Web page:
As part of his Sunday evening interview on state television, Syrian President Bashar Assad announced that he expects the nation to hold parliamentary elections in February of next year, calling it the “political” solution to the pro-democracy protests.
Though free elections might well please many it is unclear how free they will actually be. Syria has had regular parliamentary elections for years (most recently in early 2007), but with a constitution that guarantees the ruling Ba’athist Party a strong majority of seats, the votes are mostly an exercise in futility.
The regime has taken one step toward improving that process somewhat, however, allowing opposition parties to actual exist. Assad also gave lip service to the idea of revising the constitution further, though it was unclear how this would impact the mandate for a Ba’athist supermajority in parliament.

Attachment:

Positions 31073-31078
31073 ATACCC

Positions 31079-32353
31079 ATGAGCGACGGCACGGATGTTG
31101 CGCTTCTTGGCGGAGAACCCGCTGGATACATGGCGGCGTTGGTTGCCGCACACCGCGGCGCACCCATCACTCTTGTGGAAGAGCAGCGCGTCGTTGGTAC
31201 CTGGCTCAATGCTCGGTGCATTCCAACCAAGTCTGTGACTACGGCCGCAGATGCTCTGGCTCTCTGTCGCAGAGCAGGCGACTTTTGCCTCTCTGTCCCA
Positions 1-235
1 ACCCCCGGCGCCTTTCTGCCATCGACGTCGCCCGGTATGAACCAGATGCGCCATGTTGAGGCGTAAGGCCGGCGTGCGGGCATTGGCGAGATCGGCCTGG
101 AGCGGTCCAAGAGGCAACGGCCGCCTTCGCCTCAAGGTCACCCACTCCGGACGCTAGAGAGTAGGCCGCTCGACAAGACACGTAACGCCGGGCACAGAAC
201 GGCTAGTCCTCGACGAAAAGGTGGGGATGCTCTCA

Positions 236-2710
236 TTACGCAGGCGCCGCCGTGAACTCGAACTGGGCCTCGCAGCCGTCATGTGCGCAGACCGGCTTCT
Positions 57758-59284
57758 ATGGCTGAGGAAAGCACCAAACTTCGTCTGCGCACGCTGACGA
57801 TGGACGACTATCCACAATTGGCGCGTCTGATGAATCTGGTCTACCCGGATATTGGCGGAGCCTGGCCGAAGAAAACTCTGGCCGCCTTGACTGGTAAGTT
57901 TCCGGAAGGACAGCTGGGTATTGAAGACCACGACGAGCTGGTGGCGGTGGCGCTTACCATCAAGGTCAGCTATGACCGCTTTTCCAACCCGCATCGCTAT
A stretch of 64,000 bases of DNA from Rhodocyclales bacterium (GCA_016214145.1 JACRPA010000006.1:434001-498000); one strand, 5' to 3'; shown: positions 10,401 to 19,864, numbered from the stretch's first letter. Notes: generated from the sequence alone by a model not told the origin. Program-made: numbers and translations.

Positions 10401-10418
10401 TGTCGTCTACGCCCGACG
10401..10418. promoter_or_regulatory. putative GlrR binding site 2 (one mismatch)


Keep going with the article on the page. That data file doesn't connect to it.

Such reforms, if serious, would likely have satisfied a number of the protesters four or five months ago, but after months of violence and nearly 2,000 protesters slain, there is general skepticism that anything Assad offers at this point is sincere.
Last 5 posts by Jason Ditz
- US-Led Airstrikes Killed 472 Civilians in Syria in the Past Month - June 23rd, 2017
- US Narrows Counter-Extremism Program to Focus on Islamists - June 23rd, 2017
- Senator: US Strikes on Syrian Forces 'Unlawful' - June 23rd, 2017
- Kurds Warn Turkey's Buildup in North Syria Threatens Raqqa Invasion - June 23rd, 2017
- Senators Seek Clarification on US Role in Yemen Torture - June 23rd, 2017